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Mt Spurgeon National Park



The Mount Spurgeon National Park is located within the delineation of Windsor Wilderness Area. It has been identified as a ‘premium wilderness area’ and the most outstanding and most important wilderness in the area. The area is of national and international significance.


Gazetted roads cross the park. Four-wheel-drive clubs, horse riders and trail bikers use these roads; and may seek to use Mount Spurgeon National Park. Potential exists for the establishment of long distance walks in the area, which include Mount Spurgeon National Park. Dieback Phytophthora cinnamomi, a fungal disease that thrives in wet soil and poses a significant threat to many plant species, is present on the park; and needs to be factored into any decisions made.

The Landscape

Mount Spurgeon National Park is located on the Mount Carbine Tableland, entirely above 1,000m. The primary landscape features on the park are Mount Spurgeon 1,322m, Roots Mount 1,331m and Mount Misery 1,246m. The drainage features that originate on the park include Spurgeon Creek, Cow Creek and Reedy Creek—all of which join the McLeod River.


At around 900m altitude, forests harvest water directly from clouds, fog, mist and rain. They are believed to be of great importance to the maintenance of stream flows throughout the dry season. Cloud forests only cover a small area of the Wet Tropics but are of worldwide ecological importance. If the altitude of the cloud base rose in the Wet Tropics, this would result in a predicted loss of about 75% (70,000ha) of Queensland’s cloud forests.


The geology of the area consists almost entirely of coarse biotite granite. Up to the time of World Heritage listing, the area surrounding Mount Spurgeon had been mined for tin. This activity was confined to minor alluvial workings, mostly along Sandy Creek.Mount Spurgeon National Park conserves old mining relics including a significant mining race and tin-miner's hut.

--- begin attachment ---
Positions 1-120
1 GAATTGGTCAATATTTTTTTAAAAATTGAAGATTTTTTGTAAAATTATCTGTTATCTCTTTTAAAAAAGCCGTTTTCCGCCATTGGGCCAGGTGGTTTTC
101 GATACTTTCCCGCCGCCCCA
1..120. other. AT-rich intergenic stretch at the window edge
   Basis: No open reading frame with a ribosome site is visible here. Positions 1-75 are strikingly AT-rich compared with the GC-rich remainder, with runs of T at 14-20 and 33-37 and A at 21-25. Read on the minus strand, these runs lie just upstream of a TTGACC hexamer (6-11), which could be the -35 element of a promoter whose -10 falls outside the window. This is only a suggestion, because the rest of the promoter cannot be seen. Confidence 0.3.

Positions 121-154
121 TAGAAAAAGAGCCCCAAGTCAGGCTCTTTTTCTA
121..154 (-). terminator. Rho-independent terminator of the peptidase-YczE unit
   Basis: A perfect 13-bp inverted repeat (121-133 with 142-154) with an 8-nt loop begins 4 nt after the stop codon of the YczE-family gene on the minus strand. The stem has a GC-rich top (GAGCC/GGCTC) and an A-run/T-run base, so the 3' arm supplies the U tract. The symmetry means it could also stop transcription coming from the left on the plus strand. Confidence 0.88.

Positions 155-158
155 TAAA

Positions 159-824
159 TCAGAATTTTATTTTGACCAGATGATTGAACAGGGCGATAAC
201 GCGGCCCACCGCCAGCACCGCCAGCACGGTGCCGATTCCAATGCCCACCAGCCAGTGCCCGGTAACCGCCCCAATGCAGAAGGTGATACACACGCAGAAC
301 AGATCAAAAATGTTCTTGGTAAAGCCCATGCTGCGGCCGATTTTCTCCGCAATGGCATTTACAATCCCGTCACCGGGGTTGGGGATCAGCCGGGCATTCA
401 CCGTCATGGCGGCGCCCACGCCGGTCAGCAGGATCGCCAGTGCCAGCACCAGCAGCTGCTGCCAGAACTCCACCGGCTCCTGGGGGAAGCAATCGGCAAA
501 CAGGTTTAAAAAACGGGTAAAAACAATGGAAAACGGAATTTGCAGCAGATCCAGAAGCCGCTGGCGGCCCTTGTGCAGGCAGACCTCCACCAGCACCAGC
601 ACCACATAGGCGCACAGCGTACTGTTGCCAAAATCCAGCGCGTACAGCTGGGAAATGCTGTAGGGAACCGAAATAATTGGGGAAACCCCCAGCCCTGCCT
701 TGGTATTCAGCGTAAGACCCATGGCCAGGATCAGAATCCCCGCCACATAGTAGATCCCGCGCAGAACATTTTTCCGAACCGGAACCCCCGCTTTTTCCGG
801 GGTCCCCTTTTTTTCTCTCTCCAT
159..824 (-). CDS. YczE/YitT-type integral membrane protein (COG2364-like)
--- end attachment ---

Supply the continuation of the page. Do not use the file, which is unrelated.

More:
Native plants and animals


Mount Spurgeon National Park is known to protect plant and animal species of conservation significance Bird species recorded in international agreements are listed in .


The near threatened Mount Spurgeon black pine Prumnopitys ladei, is advertised widely as nursery stock for hedging.


The only currently known population of the endangered little waterfall frog Litoria lorica is in Mount Lewis National Park, which is downstream of and in the immediate vicinity of Mount Spurgeon National Park.


Accipiter novaehollandiae    grey goshawk           Near threatened


Bettongia tropica               northern bettong        Endangered


Cophixalus aenigma            tapping nurseryfrog   Near threatened


Cyclopsitta diophthalma macleayana Macleay's fig-parrot Vulnerable


Dasyurus maculatus gracilis spotted-tailed quoll    Endangered


Hipposideros diadema reginae diadem leaf-nosed bat Near threatened


Kerivoula papuensis  golden-tipped bat   Near threatened



Litoria nannotis           waterfall frog                Endangered


Litoria rheocola       common mistfrog           Endangered


Litoria serrata   tapping green eyed frog  Near threatened


Murina florium          tube-nosed insectivorous bat    Vulnerable


Nyctimystes dayi   Australian lacelid      Endangered


Petaurus australis        yellow-bellied glider             Vulnerable


Pseudochirulus cinereus  Daintree River ringtail possum Near threatened


Taudactylus acutirostris   sharp snouted dayfrog     Endangered


Taudactylus rheophilus     northern tinkerfrog   Endangered



Mount Spurgeon National Park Management Statement 2013 Dept. NPRSR Qld. Gov. 2013


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